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In Law of Value and Theories of Value, Tiago Camarinha Lopes presents the genesis of Karl Marx’s understanding of the law of value by showing that the labor theory of value of utopian socialists and the utility theory of value of the Marginalist Revolution are equally hit by Marx’s Critique of Political Economy.

Following Marx’s distinction between classical and vulgar economy, Camarinha explains the difference between a reactionary and a progressive strand in the world of non-Marxian economics. Commonly portrayed as a dated work targeting the general framework of economic thought of the 19th century, Das Kapital appears here as the blueprint for the ongoing construction of economic science of the working class in any period of History.
Translator: Ian Barnett
In Co-operative Struggles, Denise Kasparian expands the theoretical horizons regarding labour unrest by proposing new categories to make visible and conceptualize conflicts in the new worker co-operativism of the twenty-first century.
br/> After the depletion of neoliberal reforms at the dawn of the twenty-first century in Argentina, co-operativism gained momentum, mainly due to the recuperation of enterprises by their workers and state promotion of co-operatives through social policies. These new co-operatives became actors not just in production but in social struggle. Their peculiarity lies in the fact that they shape a socio-productive form not structured on wage relations: workers are at the same time members of the organisations. Why, how and by what cleavages and groupings do these co-operative workers without bosses come into conflict?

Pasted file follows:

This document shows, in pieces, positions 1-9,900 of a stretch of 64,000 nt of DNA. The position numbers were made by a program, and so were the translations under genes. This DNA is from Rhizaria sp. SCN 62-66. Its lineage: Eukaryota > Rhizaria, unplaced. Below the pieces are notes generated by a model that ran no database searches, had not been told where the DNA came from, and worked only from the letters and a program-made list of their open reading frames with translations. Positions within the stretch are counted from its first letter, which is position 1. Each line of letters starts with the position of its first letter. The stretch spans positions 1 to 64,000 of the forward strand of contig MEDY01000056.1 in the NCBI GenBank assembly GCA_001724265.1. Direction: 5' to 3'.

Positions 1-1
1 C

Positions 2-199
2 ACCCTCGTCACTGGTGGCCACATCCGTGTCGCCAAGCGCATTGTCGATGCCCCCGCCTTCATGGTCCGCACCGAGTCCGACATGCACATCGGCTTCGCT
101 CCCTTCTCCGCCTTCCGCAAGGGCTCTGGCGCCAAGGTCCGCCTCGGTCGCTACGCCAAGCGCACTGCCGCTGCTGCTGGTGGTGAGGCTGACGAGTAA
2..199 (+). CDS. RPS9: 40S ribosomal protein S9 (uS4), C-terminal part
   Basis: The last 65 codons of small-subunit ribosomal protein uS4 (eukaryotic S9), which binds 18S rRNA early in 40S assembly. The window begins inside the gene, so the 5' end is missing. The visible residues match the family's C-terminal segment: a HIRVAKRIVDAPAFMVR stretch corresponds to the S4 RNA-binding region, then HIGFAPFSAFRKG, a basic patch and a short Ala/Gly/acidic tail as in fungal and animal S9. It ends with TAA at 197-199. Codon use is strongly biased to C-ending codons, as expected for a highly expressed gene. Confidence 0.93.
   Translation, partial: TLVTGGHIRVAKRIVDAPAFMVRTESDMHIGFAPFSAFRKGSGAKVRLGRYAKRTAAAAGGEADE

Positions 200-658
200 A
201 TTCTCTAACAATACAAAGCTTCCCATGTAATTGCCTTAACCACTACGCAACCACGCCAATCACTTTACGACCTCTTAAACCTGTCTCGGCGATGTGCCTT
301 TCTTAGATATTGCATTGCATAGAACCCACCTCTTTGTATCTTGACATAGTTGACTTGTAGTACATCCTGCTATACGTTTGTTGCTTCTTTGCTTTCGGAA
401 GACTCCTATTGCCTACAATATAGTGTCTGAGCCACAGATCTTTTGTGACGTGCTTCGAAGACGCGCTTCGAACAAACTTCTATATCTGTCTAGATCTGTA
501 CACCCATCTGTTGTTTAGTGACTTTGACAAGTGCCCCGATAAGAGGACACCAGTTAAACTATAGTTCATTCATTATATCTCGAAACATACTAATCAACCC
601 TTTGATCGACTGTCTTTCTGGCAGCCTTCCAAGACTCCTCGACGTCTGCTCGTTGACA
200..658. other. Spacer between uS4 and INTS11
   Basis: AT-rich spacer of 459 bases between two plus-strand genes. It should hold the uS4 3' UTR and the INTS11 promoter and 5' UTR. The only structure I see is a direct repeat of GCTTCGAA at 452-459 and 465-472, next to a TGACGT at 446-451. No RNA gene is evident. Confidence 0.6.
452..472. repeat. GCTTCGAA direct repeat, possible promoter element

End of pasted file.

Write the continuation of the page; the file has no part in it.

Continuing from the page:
Taking an analytic and historical approach, this work develops and defends Althusserian critical theory. This theory, it is argued, produces knowledge of how a particular class of people, in a particular time, in a particular place, is dominated, oppressed, or exploited. Moreover, without relying on a general notion of human emancipation, concrete critical theory can suggest political means for the alleviation of these conditions. Because it puts Althusser’s ideas in dialogue with contemporary social science and philosophy, the book as a whole makes contributions to Althusser studies, to Anglo-American political philosophy, and to current debates in the philosophy of the social sciences.
Controversies about History, Development and Revolution in Brazil is a critical exploration of the history of Brazilian economic thought in the light of the country’s own historical and political development. Editors Maria Malta, Jaime León, Carla Curty and Bruno Borja present an analytical interpretation of the facts, which reveals the power of debates constructing a genuinely Brazilian contribution to world economic thought on development, democracy, history, dependency, and revolution.
Resulting from 10 years of collective research, this book incorporates a new methodological proposal stemming from the strength and resilience of public research financed by the Brazilian people in quest of their own formative interpretation.

Contributors are: Bruno Borja, Carla Curty, Filipe Leite, Jaime León, Maria Malta, Larissa Mazolli, Alfredo Saad-Filho, and Wilson Vieira.